Ceremonial groundbreaking kicks off next phase of RapidRide H Line work

(WSB photos by Patrick Sand)

After a pandemic year-plus largely devoid of ceremonial events, they’re starting to rev up again. Today at Steve Cox Memorial Park in White Center, elected officials and transportation directors gathered for a “groundbreaking” photo op as preparation work for the RapidRide H Line expands to construction of its 51 stations. The actual bus-line launch is currently set for fall 2022, reaffirmed Metro general manager Terry White:

Once Route 120 is converted into the H Line, White noted, it’ll mean every-7-minute service during peak hours, both ways between South Lake Union and Burien. The mayor of the latter city was among those participating today:

That’s Burien Mayor Jimmy Matta elbow-bumping King County Councilmember Joe McDermott. Matta said improvements (and Transit Oriented Development planning) are getting under way for Ambaum Boulevard as part of the preparations. Here in West Seattle, the Delridge Way road work that started almost a year ago is on schedule to wrap up this fall, said SDOT director Sam Zimbabwe. The most enthusiastic participant was Aaron Garcia, who’s with the White Center Community Development Association (and is also a Highline Public Schools board member):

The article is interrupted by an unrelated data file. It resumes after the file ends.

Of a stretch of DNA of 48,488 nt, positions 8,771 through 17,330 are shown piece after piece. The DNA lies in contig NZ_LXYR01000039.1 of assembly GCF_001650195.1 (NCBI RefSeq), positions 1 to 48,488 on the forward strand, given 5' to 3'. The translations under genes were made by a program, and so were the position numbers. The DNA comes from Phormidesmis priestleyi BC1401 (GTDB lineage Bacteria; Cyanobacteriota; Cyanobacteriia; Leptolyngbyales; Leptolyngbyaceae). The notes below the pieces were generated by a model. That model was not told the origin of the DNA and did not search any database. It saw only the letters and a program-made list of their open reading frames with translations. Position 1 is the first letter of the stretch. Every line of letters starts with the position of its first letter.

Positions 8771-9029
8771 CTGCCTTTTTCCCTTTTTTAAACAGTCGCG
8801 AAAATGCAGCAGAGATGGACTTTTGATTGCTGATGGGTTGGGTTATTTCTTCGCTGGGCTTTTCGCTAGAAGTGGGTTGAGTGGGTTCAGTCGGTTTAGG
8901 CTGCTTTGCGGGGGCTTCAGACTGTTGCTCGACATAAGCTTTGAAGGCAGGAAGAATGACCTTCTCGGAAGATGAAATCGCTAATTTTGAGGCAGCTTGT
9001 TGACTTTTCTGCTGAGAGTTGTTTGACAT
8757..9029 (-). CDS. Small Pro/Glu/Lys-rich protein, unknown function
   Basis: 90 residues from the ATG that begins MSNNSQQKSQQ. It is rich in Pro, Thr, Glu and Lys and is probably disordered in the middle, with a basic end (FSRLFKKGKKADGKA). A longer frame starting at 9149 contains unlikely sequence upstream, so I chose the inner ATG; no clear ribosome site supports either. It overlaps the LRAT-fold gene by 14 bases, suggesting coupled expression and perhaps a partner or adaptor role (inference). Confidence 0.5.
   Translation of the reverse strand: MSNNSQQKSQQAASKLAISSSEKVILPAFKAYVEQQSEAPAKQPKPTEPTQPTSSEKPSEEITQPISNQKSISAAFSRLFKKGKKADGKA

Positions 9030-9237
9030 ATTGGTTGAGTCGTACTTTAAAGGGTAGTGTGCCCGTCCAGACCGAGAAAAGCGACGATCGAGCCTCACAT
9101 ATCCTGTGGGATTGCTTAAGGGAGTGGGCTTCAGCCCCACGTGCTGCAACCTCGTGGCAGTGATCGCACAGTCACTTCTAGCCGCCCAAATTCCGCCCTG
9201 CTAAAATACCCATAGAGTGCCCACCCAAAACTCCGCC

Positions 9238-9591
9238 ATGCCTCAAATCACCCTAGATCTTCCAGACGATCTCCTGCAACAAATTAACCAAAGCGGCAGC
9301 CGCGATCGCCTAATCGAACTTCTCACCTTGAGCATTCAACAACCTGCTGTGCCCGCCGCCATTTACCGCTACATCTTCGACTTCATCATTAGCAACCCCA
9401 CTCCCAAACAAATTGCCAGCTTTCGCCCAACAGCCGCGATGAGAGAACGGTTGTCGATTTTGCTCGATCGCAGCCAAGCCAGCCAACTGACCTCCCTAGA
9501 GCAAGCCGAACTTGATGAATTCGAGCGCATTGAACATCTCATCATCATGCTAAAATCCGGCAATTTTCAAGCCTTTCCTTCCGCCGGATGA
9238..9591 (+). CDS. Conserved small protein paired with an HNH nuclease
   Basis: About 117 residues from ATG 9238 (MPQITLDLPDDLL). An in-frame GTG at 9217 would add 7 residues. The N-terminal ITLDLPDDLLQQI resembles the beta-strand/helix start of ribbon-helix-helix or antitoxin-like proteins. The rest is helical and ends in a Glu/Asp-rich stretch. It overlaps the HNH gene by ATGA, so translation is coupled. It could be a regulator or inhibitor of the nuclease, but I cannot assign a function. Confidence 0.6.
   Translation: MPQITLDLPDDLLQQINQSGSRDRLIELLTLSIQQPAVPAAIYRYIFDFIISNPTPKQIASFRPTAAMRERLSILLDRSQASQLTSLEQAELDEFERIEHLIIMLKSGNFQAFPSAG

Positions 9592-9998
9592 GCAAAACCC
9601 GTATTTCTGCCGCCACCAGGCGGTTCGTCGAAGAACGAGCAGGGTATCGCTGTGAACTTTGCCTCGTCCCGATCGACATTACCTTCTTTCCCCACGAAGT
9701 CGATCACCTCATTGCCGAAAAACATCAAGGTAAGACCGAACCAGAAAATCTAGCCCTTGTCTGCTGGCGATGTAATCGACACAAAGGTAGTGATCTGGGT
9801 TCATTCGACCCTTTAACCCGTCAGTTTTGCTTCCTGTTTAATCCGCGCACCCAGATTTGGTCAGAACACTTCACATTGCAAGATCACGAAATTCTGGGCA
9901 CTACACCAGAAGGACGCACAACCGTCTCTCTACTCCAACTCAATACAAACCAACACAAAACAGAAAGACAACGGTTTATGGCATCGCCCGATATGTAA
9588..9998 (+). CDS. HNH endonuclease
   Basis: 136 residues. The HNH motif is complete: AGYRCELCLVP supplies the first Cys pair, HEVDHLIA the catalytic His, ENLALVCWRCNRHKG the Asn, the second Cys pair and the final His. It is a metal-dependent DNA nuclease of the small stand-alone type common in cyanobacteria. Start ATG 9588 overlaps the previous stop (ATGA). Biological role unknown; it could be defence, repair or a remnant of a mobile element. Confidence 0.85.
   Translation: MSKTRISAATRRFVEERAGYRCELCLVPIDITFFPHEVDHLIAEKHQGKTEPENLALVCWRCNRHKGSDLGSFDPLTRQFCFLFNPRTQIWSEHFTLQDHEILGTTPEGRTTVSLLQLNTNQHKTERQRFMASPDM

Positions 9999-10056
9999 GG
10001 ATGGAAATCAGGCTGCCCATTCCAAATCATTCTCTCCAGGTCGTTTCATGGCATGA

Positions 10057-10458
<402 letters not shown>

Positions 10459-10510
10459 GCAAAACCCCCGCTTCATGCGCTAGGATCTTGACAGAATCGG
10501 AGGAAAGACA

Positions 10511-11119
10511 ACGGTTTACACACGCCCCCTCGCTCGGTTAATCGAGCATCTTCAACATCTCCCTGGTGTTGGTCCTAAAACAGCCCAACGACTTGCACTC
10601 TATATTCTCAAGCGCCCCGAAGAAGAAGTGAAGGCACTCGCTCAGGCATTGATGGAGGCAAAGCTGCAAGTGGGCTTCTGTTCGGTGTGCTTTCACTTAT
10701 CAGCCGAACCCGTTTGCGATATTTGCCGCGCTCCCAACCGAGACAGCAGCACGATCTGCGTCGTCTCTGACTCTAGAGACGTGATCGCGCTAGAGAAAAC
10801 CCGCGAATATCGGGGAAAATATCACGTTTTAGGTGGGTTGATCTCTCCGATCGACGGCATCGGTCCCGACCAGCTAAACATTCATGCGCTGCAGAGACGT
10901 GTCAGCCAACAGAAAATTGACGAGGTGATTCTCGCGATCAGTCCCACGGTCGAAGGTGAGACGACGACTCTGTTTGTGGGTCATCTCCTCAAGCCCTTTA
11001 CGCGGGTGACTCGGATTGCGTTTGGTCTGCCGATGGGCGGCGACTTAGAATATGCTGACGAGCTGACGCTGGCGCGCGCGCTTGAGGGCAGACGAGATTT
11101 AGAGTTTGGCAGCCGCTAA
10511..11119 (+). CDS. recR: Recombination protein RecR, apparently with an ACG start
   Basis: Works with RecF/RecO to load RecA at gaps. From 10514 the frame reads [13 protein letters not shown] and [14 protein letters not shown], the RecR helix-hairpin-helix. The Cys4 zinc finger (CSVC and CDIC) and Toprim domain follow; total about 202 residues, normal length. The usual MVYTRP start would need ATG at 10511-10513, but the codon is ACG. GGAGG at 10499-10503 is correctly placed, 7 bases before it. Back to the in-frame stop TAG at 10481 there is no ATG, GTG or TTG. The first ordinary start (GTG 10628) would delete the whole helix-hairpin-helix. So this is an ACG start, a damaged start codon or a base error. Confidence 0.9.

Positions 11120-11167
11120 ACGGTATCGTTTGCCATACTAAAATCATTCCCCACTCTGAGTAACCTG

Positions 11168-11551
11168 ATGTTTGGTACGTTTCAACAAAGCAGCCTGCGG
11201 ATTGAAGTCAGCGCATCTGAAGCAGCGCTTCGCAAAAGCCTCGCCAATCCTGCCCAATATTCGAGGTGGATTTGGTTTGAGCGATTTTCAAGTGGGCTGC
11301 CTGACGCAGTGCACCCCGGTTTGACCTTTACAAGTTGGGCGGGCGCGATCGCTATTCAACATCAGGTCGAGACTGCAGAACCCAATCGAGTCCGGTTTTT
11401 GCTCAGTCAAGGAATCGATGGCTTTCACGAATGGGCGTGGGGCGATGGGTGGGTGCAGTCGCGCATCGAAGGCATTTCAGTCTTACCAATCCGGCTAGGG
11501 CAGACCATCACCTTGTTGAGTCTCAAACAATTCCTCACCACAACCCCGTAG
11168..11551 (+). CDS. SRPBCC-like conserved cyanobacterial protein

King County Executive Dow Constantine said the 120 is the sixth-busiest in the entire Metro system (which is now making 85 percent of the daily bus trips made pre-pandemic, he added). The RapidRide concept goes back to his predecessor, Ron Sims, he recalled, and while the system is planned through “the first third of the alphabet … there are plenty of letters to go.” If the H Line indeed launches in September 2022, that’ll be exactly a decade after the launch of West Seattle’s first RapidRide route, the C Line.

17 Replies to "Ceremonial groundbreaking kicks off next phase of RapidRide H Line work"

  • Jort May 18, 2021 (12:56 pm)

    For those who are counting, the RapidRide H actually removes more bike lanes than it adds, returning more of the road space to cars and making cycling less safe. The city thinks cyclists should shunt over to the less direct and more difficult Neighborhood Greenways. Once again, cyclists are asked to sacrifice their safety and convenience on behalf of private vehicles, but even then, the city is delaying critical safety projects like traffic diverters because drivers’ feelings are hurt about them and they don’t like the idea of losing their favorite shortcuts. It is time to make the Neighborhood Greenways live up to their purpose and make them a cars-last, pedestrian/cyclist-first priority, using easy, cheap tools like diverters.